There was nothing revolutionary in all this. It was a platform that Woodrow Wilson might have endorsed. It was actually an old-time Democratic platform based upon fairly well-accepted principles of the traditional Democratic party. That party had always denounced the tendency to strong central government, the creation of new bureaus. It had always denounced deficit financing. Its central principle of action was a minimum of government in business. The government might intervene, as in the anti-trust laws, not to manage business or tell business what it should do, but to prevent business from engaging in practices which interfered with the free action of others. It made war upon those who attempted to impose restraints upon commerce. It was always for a competitive tariff, save for the products of the Southern states which needed protection. And it always proclaimed loudly its solicitude for labor and for the "common man." It always attacked Wall Street, the Stock Exchange, the big bankers.

Mr. Roosevelt in his pre-election speeches had stressed all these points—observing the rights of the states so far as to urge that relief, old-age pensions and unemployment insurance should be administered by them, that the federal government would merely aid the states with relief funds and serve as collection agent for social insurance. And above all he rang the changes upon the shocking spendings of the Republicans and the mounting public debt. He called Herbert Hoover "the greatest spender in history." He cried out against the Republican party: "It has piled bureau on bureau, commission on commission . . . at the expense of the taxpayer." He told the people: "For three long years I have been going up and down this country preaching that government—federal, state and local—costs too much. I shall not stop that preaching."

The statement is a curious one, since I can find among his published addresses while he was governor up until the time of his nomination, not one reference to government deficits. And for a good reason, of course, since as governor he took New York State from the hands of Al Smith with a surplus of $15,000,000 and left it with a deficit of $90,000,000. He was against Big Government. "We must eliminate the functions of government . . . we must merge, we must consolidate subdivisions of government and, like private citizens, give up luxuries which we can no longer afford."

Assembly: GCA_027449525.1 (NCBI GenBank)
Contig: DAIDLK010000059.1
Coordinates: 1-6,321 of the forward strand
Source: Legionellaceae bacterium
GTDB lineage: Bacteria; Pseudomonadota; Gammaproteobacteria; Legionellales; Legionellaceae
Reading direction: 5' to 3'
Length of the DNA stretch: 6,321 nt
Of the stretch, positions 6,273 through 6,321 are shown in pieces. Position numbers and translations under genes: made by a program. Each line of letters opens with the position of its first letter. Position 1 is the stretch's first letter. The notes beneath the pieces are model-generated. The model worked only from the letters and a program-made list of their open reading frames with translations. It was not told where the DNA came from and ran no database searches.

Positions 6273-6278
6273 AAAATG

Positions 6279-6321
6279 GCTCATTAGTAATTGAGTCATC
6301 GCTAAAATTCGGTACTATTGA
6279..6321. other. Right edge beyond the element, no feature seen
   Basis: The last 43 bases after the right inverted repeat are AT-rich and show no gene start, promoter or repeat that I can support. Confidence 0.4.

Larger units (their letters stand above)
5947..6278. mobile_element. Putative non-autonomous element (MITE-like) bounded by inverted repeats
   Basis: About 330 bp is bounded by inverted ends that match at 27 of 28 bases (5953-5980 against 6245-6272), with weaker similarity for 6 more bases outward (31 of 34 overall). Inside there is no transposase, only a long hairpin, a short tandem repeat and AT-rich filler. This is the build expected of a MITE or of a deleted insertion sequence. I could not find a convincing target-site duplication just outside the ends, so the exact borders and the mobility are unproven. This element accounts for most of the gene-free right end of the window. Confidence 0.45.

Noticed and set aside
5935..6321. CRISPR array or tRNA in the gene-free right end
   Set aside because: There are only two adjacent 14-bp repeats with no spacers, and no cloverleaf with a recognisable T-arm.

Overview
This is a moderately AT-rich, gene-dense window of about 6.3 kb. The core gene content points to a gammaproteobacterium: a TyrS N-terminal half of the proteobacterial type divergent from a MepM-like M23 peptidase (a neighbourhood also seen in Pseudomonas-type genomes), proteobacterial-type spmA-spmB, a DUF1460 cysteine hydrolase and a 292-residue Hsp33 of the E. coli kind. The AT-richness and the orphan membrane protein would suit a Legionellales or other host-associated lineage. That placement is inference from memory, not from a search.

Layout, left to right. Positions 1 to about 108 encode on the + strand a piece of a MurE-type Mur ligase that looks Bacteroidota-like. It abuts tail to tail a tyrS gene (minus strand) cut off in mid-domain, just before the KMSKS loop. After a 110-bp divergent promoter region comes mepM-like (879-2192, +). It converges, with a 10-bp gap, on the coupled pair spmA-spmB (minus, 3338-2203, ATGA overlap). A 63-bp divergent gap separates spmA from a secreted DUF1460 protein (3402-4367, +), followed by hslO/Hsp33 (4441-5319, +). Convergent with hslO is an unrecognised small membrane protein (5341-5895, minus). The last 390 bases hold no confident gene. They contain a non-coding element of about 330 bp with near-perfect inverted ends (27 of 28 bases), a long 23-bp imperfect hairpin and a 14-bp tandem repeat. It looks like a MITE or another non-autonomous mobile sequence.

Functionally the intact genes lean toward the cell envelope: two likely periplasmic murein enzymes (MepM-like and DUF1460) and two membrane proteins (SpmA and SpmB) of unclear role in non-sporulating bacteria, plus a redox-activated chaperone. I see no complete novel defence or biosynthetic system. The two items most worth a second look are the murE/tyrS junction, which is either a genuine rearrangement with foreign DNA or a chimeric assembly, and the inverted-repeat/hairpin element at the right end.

He repeated this over and over: "I propose to you that government, big and little, be made solvent and that the example be set by the President of the United States and his cabinet." Toward the end of the campaign he cried: "Stop the deficits! Stop the deficits!" Then to impress his listeners with his inflexible purpose to deal with this prodigal monster, he said: "Before any man enters my cabinet he must give me a twofold pledge: Absolute loyalty to the Democratic platform and especially to its economy plank. And complete cooperation with me in looking to economy and reorganization in his department."

This was the New Deal as it was described to the people in the fall of 1932. Practically any Democrat could subscribe to it. The only slightly radical feature was his declaration about government development of water power. But he was merely following the lead of Al Smith and he assured the people that he believed in private ownership and development of water power with the exception of Muscle Shoals and perhaps three others merely to be yardsticks as a means of checking the rates of private companies.